Breaking the Rules of a Leading Lady: Bette Davis in “The Letter”

Bette Davis, James Stephenson and Victor Sen Yung in “The Letter”, 1940 | Warner Brothers

 
I have recently rewatched The Letter on what was one of the summer’s first hot nights. Actually I may make it a summer tradition, to watch on an unbearably warm night. Because noir is the genre that offers the perfect contrast to my favourite season, to the bright and euphoric summer days. Watching noir films during summertime keeps me grounded: “Don’t kid yourself that this will last forever.” Because you almost do, don’t you, believe in an endless summer? It was perfect. Perfect from that great opening tracking shot, the silent, calm start as the camera slowly moves down the trunk of a rubber tree where the valuable substance drips into special collecting containers and then across a compound’s thatched hut where native laborers listen to music and play games in the dampness and heat of the Burmese jungle after the working hours, moves past a white cockatoo revealing the background of a colonial veranda, when you hear a first gun shot followed by the flight of the bird and several other short shots as a man is fleeing in the night while a woman pursues him with a pistol.

William Wyler held his line and did one of the most beautiful opening shots in the history of cinema. The effect is striking. So is the atmosphere of the entire film, mainly shot at night, the moon light casting dramatic shades – and a spell, it feels, on the main protagonist, Bette Davis’ Leslie Crosbie, who always seems to be driven by its presence – through the shutters of the beautiful island home of the Crosbies or through the leaves of the jungle trees. You are in the heart of darkness, where evil inner forces can take control over your life, like a force of nature, or the moon, that disconsiders man entirely, distort your reason, and thrust you into downfall. And there is, of course, Bette Davis, breaking all the rules of a leading lady.
 

Bette Davis in “The Letter”, 1940 | Warner Brothers

 
Bette Davis was dressed by Orry Kelly for the film. He was known as one of “The Big Four” – Adrian, Travis Banton, Omar Kiam were the other three. “For my money, Kiam was by far the greatest,” Orry Kelly wrote in his autobiography. “Time is the best test – Omar’s clothes hardly dated.” But watching Bette in The Letter 81 years on, the same can be said about her costumes. Orry Kelly decided from the very beginning that the only way to be different from the others – “Adrian used elaborate embroidery on Garbo, Shearer and Crawford, while Banton dressed Colbert and Lombard in all-over beaded gowns” – was to avoid glitter. “Starting with Kay Francis, I designed simple, unadorned evening gowns – black velvet, white, beige and black chiffon or crepe. I introduced what was the forerunner of the shirt maker dress for evening: taking the daytime sportiness with kick pleats, I dropped those to the ground, using tailor arrowheads where the inverted pleats met. At first, only those with sensitive taste were impressed,” the designer would confess.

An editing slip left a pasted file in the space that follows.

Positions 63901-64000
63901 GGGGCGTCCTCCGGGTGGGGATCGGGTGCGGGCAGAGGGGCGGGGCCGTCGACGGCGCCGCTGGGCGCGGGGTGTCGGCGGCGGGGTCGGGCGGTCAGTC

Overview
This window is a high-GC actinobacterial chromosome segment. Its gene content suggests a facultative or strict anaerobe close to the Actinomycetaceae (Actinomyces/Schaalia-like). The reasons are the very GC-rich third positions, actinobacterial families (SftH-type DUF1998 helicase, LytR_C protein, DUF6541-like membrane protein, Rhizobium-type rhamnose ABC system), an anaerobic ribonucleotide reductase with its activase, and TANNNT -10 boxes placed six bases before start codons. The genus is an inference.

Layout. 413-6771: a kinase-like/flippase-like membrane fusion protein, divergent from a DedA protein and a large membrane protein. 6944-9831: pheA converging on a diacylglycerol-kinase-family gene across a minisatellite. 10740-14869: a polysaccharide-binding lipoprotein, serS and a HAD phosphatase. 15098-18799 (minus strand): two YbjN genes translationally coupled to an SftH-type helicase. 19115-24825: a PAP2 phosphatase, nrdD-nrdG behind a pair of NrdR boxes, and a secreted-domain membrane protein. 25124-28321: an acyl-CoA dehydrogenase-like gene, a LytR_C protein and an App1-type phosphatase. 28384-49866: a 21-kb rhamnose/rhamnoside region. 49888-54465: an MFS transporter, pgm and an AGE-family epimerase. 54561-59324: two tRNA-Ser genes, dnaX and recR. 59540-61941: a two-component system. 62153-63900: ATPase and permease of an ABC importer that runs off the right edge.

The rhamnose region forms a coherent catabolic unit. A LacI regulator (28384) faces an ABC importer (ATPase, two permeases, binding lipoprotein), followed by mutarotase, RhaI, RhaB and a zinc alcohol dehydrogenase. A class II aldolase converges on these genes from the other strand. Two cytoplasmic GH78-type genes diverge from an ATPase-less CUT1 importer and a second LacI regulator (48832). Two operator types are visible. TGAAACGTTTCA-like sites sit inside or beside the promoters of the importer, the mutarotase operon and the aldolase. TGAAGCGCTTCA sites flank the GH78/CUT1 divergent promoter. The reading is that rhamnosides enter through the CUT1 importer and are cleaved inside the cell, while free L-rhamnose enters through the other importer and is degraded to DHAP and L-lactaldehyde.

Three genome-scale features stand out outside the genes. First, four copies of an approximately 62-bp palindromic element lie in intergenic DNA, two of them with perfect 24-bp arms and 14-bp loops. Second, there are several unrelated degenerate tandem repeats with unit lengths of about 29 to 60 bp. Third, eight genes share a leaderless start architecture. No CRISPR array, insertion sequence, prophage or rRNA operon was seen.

Bette is dressed in simple evening gowns or streamlined looks, white shirts with dark coloured knee- or floor-length skirts – the long skirt has stripes and a high waist, lending a commanding, elongating quality to the silhouette, like a pair of trousers. In fact, Leslie is often seen wearing white throughout the film, the most suggestive being her floor-sweeping, short-sleeve white dress with a white laced shawl wrapped around her head when she goes to retrieve the incriminating letter from the dead man’s wife he had just married, Mrs. Hammond. Repeatedly wearing white, Leslie Crosbie presents a heavily consistent image, a controlled appearance that also reflects her control over the action and the characters around her. She is often shown knitting lace in tense moments and that takes a lot of concentration and patience, as her lawyer aptly observes. And white is the personification of innocence, but in noir film, and in a femme fatale character, it exemplifies inverse symbolism, at the same time questioning and underlining her duplicity.

There have been other white-wearing film noir heroines who commanded the screen with ferocity – Lana Turner in A Postman Always Rings Twice, Jane Greer in Out of the Past, Rita Hayworth in The Lady from Shanghai – but none of them had the audacity of Bette Davis’ Leslie Crosbie, who not only inverts the symbolism of colour, of good and bad, but ironically inverts the roles of bride and mistress. She is trying to weave an intricate veil of innocence around her and she pursues it to the extreme. Dressed in immaculate white, she ensnares everyone to ensure the success of her scheme and doubt her dark impulses. And it does seem to work for everyone around her, mainly the men, especially her husband, but not Mrs. Hammond, the widowed newly wed, who orders Leslie to take her lace shawl off before she can have the letter. Bette stands tall, but she obeys. How telling that confrontation scene is for the role of the femme fatale in film noir, whose complexity is often evoked in her appearance but never fully grasped by the men who fall for her and blindly chart a course through a disillusioned or fated life.
 
 

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